Below is a Q&A with Tavernita / Barcito Executive Chef/Partner Ryan Poli that took place over two different dates in 2011. The first part was on the eve of his final day at Perennial back in March and the second part was done late November ahead of Tavernita and Barcito‘s opening.
Rock ‘n Roll Ghost: Was the decision to leave Perennial a hard thing to do?
Ryan Poli: It was very difficult. I opened Perennial. I hired and fired and seen people come and go. I’ve seen every employee that ever worked for Perennial up until tomorrow. The decision was hard. Working with Rob (Katz) and Kevin (Boehm) has been great. But (with Tavernita), it’s like, here you go, here’s everything you want!
Are you happy that you get to stay in Chicago?
Ryan Poli: Absolutely. My family’s happy. I’ve moved around so much. Florida, Napa Valley, I did a little jaunt in Arizona, then I went back to Spain. (Chicago’s) where I’m from. I know the people, I know what to expect.
How excited are you to be moving into something different right now?
Ryan Poli: I’m really excited because this concept is something that I’ve wanted to do for a very long time. It just seemed that the timing was right in my professional career and my personal life to take on something like this. I lived in Spain for a couple of years and Spanish tapas, small plates and those kinds of flavors…I really have a passion for that style of food.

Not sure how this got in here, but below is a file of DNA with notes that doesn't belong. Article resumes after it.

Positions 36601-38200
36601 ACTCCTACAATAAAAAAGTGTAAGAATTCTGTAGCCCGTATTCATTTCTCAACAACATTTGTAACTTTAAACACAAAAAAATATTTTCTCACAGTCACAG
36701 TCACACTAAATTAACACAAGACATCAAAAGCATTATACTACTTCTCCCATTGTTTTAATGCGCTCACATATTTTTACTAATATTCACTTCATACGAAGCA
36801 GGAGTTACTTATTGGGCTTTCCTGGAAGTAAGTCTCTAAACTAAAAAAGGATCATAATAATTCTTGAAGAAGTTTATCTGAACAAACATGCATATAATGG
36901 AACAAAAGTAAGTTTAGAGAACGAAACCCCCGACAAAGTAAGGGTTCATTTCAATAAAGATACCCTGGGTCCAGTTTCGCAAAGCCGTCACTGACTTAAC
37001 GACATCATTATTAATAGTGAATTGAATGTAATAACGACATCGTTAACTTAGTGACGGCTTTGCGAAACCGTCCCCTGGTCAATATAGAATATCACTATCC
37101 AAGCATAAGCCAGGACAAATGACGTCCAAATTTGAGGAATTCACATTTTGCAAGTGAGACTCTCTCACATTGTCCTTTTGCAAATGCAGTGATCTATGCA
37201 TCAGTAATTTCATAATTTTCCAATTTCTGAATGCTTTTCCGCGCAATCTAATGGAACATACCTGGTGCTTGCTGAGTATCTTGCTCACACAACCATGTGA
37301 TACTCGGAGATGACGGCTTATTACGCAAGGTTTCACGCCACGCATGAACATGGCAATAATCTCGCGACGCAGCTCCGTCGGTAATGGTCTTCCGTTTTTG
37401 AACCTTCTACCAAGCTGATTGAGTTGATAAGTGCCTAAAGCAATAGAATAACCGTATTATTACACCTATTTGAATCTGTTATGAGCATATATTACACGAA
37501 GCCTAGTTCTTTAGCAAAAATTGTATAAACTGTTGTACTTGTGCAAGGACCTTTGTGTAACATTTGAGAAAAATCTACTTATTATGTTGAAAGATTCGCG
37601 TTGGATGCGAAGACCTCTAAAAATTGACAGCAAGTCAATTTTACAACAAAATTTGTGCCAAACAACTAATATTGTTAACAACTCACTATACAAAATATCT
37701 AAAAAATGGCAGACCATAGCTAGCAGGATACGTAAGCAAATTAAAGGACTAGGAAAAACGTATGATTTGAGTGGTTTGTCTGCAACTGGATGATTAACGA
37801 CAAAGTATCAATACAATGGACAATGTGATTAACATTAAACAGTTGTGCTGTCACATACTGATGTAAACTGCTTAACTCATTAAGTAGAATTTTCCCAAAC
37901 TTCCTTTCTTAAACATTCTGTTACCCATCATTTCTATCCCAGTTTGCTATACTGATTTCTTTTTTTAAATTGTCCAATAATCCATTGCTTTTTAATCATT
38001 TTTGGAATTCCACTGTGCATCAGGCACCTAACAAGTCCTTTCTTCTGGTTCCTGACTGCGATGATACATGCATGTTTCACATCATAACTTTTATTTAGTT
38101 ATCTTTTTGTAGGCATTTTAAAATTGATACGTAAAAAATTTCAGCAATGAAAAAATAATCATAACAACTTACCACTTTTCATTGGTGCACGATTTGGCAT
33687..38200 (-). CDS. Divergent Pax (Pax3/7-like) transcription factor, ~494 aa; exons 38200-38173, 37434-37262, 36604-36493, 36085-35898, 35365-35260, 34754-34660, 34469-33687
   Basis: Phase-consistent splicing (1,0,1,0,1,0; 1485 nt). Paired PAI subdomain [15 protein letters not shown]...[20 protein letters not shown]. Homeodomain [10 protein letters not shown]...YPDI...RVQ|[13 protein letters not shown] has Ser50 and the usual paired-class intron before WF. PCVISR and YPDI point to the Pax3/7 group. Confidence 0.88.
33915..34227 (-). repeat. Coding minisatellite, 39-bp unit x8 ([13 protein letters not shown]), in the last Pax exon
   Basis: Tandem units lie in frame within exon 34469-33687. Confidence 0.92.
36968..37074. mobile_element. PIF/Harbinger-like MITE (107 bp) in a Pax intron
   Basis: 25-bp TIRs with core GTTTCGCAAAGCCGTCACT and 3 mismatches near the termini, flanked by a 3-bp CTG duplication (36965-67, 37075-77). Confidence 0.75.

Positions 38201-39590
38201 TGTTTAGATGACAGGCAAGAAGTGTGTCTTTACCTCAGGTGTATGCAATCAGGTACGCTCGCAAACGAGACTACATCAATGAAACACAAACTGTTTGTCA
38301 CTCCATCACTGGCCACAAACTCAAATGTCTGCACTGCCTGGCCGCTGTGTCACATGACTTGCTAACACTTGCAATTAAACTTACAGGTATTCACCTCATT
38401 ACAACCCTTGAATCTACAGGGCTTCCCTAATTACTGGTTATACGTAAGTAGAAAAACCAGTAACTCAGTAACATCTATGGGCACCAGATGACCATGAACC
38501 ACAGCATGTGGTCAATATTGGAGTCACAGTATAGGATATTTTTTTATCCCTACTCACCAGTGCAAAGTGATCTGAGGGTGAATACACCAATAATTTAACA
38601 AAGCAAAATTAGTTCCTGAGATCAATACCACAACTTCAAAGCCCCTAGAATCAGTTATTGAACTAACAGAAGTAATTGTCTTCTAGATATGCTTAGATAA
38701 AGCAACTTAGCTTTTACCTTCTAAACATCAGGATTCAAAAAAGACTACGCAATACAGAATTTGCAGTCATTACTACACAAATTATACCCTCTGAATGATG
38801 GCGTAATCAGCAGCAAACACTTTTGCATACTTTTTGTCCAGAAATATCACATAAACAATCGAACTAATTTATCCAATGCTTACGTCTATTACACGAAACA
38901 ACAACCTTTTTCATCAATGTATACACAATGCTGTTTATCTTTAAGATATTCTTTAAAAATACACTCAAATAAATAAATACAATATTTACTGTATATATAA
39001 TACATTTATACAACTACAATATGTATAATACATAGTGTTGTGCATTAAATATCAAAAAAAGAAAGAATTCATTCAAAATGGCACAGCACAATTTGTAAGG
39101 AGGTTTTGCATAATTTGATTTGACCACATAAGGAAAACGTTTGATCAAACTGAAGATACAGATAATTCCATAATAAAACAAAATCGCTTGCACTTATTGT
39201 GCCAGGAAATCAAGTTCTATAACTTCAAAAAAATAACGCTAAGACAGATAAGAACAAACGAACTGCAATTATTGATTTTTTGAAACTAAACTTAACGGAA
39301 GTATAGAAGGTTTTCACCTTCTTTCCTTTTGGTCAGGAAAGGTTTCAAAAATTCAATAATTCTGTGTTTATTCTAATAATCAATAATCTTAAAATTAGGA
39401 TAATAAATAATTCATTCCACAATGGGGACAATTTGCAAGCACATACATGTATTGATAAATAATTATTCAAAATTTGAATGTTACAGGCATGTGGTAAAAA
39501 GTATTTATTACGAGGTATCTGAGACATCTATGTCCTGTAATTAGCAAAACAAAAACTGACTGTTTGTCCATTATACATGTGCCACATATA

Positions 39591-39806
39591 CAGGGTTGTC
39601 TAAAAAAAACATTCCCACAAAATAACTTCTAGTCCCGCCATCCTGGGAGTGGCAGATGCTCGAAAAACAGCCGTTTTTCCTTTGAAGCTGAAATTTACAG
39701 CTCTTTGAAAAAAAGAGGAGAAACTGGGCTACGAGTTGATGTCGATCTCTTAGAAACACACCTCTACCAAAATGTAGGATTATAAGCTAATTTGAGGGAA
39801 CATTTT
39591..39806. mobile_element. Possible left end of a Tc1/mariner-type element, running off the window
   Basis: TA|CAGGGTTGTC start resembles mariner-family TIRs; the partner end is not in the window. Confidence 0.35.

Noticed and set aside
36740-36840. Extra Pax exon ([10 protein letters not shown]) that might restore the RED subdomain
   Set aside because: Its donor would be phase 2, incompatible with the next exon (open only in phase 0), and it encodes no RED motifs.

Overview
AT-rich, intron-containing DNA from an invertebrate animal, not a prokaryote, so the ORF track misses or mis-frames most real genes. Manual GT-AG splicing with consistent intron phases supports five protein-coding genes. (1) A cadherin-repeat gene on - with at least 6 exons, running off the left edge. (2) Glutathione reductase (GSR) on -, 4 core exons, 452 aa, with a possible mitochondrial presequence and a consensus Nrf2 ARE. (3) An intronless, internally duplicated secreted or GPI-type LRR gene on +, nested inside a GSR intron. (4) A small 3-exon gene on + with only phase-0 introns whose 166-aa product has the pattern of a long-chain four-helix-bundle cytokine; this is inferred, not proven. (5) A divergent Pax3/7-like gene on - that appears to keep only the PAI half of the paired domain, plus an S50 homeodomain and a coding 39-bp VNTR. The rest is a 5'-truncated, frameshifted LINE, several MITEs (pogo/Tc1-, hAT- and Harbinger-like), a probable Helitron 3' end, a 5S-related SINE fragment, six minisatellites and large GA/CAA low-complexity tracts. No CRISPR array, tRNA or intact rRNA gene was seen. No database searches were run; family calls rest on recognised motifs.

What led you to go to Spain to begin with?
Ryan Poli: I was French trained by Jean Banchet and Thomas Keller. I was ready to leave The French Laundry. I went to Thomas and said, I really want to go to France. He said,’Can I help?’ I said I want to try and do this on my own and he gave me some places to start. I sent out my resume and weeks went by and I didn’t hear anything. I was like, what do I do now? Do I just go there and show up? I had a friend who was working in San Sebastian who said I should go to Spain. I e-mailed Thomas and asked what do you think about me going to Spain? He told me, any opportunity to work in Europe is going to be great. I picked the top ten best restaurants in Spain and Sergio Arola from La Broche e-mailed me almost instantly. I really fell in love with the culture. I fell in love with the people. I have so many great friends there who took me under their wing, who took me to Madrid, who showed me what Spain was all about.